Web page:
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Rainbow Sculptor

Adventuring Alice

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7 minutes ago, haldir said:

Fantastic concept & fantastic sculpting so far. She has a great feel/look to her already.

 

Are you gonna sculpt the animal critter next to her as well? 

 

Thanks!! Yeah I'm planning to sculpt the cat and the base as well.

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Eeeeee! I'm so happy to see you sculpting this!! :wub:  I know it can be so frustrating to have ideas months and months ago and then it takes forever to get around to it. I love all those fabric folds!

 

Also yay on the house!!! 

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This is such an awesome miniature.  I really wish Reaper had a miniature like this around.  (I mean, there's an "Alice" figure in Chronoscope, but it's more of a "Halloween Sexy-Alice Cosplay" sort of Alice, rather than one I could see actually used as a protagonist/player-character in an adventure, the way this one is.)  I also really envy your quality standards for the face: If I'd gotten something as nice as your first attempt, I'm certain I would have kept it, but nonetheless you went back and made a much more wonderful sculpt on the second go-round.  Thanks so much for showing the progress in stages: It's fascinating to follow!

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On 10/7/2018 at 6:03 PM, Jordan Peacock said:

This is such an awesome miniature.  I really wish Reaper had a miniature like this around.  (I mean, there's an "Alice" figure in Chronoscope, but it's more of a "Halloween Sexy-Alice Cosplay" sort of Alice, rather than one I could see actually used as a protagonist/player-character in an adventure, the way this one is.)  I also really envy your quality standards for the face: If I'd gotten something as nice as your first attempt, I'm certain I would have kept it, but nonetheless you went back and made a much more wonderful sculpt on the second go-round.  Thanks so much for showing the progress in stages: It's fascinating to follow!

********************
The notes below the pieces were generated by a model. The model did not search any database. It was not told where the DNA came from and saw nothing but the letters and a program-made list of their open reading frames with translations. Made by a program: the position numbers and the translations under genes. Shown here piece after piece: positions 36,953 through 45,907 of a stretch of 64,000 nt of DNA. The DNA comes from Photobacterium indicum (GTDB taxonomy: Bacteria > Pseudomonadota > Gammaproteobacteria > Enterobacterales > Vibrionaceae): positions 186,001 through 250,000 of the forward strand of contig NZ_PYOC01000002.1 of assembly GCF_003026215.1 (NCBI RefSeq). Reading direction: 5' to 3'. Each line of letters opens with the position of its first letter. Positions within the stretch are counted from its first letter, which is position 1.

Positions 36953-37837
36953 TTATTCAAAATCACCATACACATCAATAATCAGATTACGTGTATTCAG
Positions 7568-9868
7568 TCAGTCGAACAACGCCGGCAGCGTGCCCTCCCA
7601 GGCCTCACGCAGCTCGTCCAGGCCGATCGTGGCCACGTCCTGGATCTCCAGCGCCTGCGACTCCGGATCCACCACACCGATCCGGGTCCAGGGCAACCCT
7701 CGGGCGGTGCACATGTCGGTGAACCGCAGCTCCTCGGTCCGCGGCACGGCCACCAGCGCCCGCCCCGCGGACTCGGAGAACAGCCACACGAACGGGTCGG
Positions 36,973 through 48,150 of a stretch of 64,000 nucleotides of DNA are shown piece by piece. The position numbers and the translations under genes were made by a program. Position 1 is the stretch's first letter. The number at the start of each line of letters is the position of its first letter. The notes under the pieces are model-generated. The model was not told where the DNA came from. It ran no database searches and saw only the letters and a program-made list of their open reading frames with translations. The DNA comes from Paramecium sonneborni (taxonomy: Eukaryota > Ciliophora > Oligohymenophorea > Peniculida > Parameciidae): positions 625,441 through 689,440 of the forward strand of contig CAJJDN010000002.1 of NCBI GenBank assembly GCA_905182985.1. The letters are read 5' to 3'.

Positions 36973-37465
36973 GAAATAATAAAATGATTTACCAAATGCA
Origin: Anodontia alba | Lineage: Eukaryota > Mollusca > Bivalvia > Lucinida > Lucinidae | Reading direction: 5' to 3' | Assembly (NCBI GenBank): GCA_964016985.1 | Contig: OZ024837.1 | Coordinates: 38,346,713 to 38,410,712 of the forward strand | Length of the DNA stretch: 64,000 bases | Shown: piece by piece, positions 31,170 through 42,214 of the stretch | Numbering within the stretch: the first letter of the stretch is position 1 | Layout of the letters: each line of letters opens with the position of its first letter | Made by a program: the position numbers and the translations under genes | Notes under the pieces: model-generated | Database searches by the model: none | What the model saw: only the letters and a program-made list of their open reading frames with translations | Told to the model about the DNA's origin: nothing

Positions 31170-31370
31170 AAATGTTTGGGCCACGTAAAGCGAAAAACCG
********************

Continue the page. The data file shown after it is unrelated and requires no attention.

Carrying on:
Thank you so much!! It can be a little isolating when you're particular style doesn't fit perfectly well with what's already on the market so it means a lot when people say they're excited to play with or paint my figures, it means I'm doing something right.

My quality standard has been developed over the last few years. My husband used to always tell me to go back, don't cut corners, believing I could do better. It was frustrating but I grew as a sculptor for his advice. Now when I show him things there's about a 33% chance that he thinks it's great and I feel I could do better. A lot of it was a matter of being honest with myself about when I was giving up too soon and taking shortcuts. 

I'm glad you're enjoying the process, I hope it's helpful!

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On 10/13/2018 at 7:55 PM, Rainbow Sculptor said:

Now when I show him things there's about a 33% chance that he thinks it's great and I feel I could do better.

 

You will never get rid of that feeling.  No matter how much people love this sculpt or that of mine, I still see the flaws every time I look at them and wonder how no one else seems to be noticing.

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6 hours ago, TaleSpinner said:

 

You will never get rid of that feeling.  No matter how much people love this sculpt or that of mine, I still see the flaws every time I look at them and wonder how no one else seems to be noticing.

 

What the artist sees as a flaw the rest of us see as a feature. :poke: